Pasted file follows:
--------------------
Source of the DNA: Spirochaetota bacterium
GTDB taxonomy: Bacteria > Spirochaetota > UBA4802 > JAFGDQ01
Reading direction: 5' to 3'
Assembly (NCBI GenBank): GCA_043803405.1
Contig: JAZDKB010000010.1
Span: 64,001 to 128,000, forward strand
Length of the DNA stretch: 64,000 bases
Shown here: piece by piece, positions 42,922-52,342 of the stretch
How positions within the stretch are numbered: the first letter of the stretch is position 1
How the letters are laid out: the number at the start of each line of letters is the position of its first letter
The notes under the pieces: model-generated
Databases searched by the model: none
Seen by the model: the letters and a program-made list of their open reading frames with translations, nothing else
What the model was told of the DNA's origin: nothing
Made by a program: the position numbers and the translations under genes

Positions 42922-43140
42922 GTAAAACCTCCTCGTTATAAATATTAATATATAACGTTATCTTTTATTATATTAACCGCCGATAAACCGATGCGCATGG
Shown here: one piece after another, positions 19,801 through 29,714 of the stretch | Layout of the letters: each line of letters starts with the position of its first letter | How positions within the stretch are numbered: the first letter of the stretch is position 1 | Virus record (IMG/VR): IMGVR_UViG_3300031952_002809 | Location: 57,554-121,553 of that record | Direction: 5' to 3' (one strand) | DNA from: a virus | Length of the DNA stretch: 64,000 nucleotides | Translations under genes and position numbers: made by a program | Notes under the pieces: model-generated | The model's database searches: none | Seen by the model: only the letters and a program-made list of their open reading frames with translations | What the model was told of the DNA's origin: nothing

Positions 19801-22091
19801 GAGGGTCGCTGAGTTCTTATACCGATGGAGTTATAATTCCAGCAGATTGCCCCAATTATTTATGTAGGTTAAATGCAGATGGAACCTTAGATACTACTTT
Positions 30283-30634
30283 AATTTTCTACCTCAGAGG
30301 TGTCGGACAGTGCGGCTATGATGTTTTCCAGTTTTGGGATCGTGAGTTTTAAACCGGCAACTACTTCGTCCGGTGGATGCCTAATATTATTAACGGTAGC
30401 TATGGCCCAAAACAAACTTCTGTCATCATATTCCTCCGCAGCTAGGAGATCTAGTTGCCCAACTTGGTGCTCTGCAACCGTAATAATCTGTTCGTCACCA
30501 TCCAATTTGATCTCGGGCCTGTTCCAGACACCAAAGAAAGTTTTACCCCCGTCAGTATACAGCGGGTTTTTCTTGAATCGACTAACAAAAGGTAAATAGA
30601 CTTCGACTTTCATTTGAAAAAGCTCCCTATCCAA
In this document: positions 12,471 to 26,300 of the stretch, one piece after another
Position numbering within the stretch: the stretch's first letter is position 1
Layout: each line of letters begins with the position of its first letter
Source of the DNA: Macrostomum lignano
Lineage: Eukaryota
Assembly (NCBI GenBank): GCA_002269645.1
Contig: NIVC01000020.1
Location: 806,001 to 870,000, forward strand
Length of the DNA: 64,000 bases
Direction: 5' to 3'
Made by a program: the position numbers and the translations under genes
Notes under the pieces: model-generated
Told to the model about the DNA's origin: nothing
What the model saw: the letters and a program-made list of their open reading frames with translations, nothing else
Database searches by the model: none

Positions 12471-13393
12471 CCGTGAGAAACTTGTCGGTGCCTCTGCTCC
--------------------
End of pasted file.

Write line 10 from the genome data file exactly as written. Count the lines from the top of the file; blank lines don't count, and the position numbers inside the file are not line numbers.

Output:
How the letters are laid out: the number at the start of each line of letters is the position of its first letter